Rep. Erik Paulsen needs love from women, gets Trump’s instead

Try as he might to distance himself from Trump, the two are brothers from other mothers.

Try as he might to distance himself from Trump, the two are brothers from other mothers. City Pages files

Rep. Erik Paulsen and Donald Trump may seem like opposites. One is bellicose, needy for the roar of his partisans, willing to say whatever rumbles from his ample buttocks. The other owns a Scandoid reserve, preferring quiet audiences with likeminded men of leisure, where there’ll be no uncomfortable questions.

But dig past the surface to their pursuits in Washington, and they are brothers from other mothers.

Both take a morals-optional approach to personal advancement. Both profess Christianity while giving their hearts to Citibank Jesus. And both have a chameleon quality as Valiant Fighters for the Middle Class, though you’d need a squadron of backhoes to find evidence that either ever threw a punch on your behalf.

According to FiveThirtyEight, the country’s foremost political stat site, Paulsen votes with Trump 98 percent of the time. And those votes are almost entirely for corporate interests. Not yours.

So it was of no surprise when the president praised our local boy with his endorsement. Which, incidentally, made our local boy very unhappy.

After nine years in Congress representing the Minneapolis suburbs, Paulsen is on the verge of being dumped by the very voters who once gave him commanding victories. The most recent polling shows him behind challenger Dean Phillips by 5 points.

His problem is the once formidable Suburban White People Coalition. While men still back him by healthy margins, the female part of that equation is desperately paddling for brighter shores. SurveyUSA shows Paulsen trailing among women voters by a stunning 16 points.

Part of it’s due to Republican theology: The dismissiveness with which they treat sexual abuse. The endless assaults on reproductive rights. The sledgehammer they wield against our health care system, showing a skill for destruction, but little interest in creating something lasting and good.

Think Republican, and you envision scowling old men in a hearing room, asserting their right to stand between a woman and her doctor.

Paulsen’s been a quiet cog in all of this, hoping you wouldn’t notice. He’s taken $1.3 million from the insurance industry, $1.2 million from Big Pharma and medical device manufacturers.

When someone hands you that much money, they’re prone to making demands in return. Say what you want about Erik Paulsen, but he fulfills his obligations.

He’s voted to allow insurers to discriminate against people with pre-existing conditions. He’s backed a return to junk policies, where you may pay less, but you’ll also find yourself empty-handed when illness strikes. His greatest achievement to date is cutting taxes for medical equipment makers, the original parasites of our health system before Big Pharma said, “You call that gouging? Hold my beer, son.”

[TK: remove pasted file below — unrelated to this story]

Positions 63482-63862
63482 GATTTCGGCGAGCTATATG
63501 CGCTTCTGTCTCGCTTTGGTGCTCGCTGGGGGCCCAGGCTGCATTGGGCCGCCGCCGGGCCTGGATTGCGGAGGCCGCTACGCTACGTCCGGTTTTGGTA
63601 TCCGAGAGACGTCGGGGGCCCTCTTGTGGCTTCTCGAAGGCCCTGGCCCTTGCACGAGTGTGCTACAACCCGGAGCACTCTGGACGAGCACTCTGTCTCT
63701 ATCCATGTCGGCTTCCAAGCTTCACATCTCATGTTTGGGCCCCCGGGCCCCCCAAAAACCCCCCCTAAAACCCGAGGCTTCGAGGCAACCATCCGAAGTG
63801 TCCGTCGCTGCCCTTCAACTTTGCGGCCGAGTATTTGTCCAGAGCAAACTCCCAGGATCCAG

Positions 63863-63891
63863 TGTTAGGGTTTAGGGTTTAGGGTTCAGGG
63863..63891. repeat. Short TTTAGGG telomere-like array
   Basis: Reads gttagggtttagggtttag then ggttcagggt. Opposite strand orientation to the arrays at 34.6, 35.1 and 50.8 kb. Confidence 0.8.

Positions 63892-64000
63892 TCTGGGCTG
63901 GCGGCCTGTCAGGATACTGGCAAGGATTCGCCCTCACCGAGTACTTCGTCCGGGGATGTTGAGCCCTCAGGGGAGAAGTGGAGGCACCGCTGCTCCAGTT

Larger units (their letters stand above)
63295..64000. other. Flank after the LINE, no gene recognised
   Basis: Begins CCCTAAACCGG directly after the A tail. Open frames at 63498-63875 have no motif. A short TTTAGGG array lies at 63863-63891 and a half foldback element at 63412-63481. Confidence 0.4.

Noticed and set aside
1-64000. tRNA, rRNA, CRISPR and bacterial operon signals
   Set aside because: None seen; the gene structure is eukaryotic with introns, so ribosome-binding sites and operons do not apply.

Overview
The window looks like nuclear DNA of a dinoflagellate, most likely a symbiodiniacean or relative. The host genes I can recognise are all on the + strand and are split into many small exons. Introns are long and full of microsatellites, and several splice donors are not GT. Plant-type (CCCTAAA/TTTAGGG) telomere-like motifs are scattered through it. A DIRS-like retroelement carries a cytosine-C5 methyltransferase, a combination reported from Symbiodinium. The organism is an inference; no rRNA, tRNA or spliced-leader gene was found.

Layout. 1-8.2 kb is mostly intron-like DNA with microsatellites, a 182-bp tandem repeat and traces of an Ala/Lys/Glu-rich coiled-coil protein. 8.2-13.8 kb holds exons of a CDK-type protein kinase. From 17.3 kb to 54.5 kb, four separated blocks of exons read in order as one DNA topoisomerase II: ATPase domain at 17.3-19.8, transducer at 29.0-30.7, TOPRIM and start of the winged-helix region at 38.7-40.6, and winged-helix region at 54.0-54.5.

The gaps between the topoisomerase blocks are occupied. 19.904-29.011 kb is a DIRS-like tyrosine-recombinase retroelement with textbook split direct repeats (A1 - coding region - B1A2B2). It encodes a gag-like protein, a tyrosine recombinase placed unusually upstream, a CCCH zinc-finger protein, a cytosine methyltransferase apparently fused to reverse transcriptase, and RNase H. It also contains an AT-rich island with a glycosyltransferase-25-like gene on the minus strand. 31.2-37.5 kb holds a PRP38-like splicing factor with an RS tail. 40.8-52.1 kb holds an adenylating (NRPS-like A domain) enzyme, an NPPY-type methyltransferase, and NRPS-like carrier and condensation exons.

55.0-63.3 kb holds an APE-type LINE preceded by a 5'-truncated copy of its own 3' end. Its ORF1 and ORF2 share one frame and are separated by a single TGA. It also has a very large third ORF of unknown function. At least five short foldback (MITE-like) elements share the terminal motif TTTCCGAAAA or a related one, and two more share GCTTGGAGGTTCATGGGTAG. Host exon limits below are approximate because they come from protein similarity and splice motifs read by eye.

It’s all very Trumpian, with one small problem: Women seem to have noticed.

So it doesn’t help when Trump takes to his iPhone to sing sweet poems of praise. The president delivers unto women the kind of revulsion usually reserved for ex-husbands. A quality wingman he is not.

After Trump’s endorsement, Paulsen immediately ran to Diversionary Mode. "I wish the president would endorse my positions on trade and protecting Minnesota's Boundary Waters," he told the Star Tribune.

He was referring to his fight against a pollution-guaranteed form of mining upstream from the Boundary Waters, a battle the congressman conveniently showed up for – in a fetching L.L. Bean ensemble – as election season neared.

Subliminal messaging: Look! I’m an independent! I’m wearing L.L. Bean, for chrissakes!

But it was a ham-fisted ruse. Bookies are laying heavy odds that his affection for Mother Nature will expire at precisely 8:01 p.m. on November 6.

Like Trump, Paulsen has dabbled in climate denial. Environmental groups consistently rank him among the worst members of Congress. He is to the natural life what Robert Bowers is to Judaism.

Try as he might to distance himself from Trump, the two own the same DNA. One may be shrill and noxious. The other may merely be the stiff, decorous man you avoid a church suppers. Not exactly pleasant, but at least he seems harmless.

We men will fall for it. Nuance is not our gift. And we’ve lowered the standards of manliness so far that even trust-fund tough guys and squirrelly congressmen can buy their way through the door.

Yet women seem intent on saving us. They’re aspiring to a better world – one less mean, less duplicitous, less run by selfish men willing to plunder all that is good and holy to keep their stars aloft.

This world, by definition, cannot include Erik Paulsen. Nor his blood brother.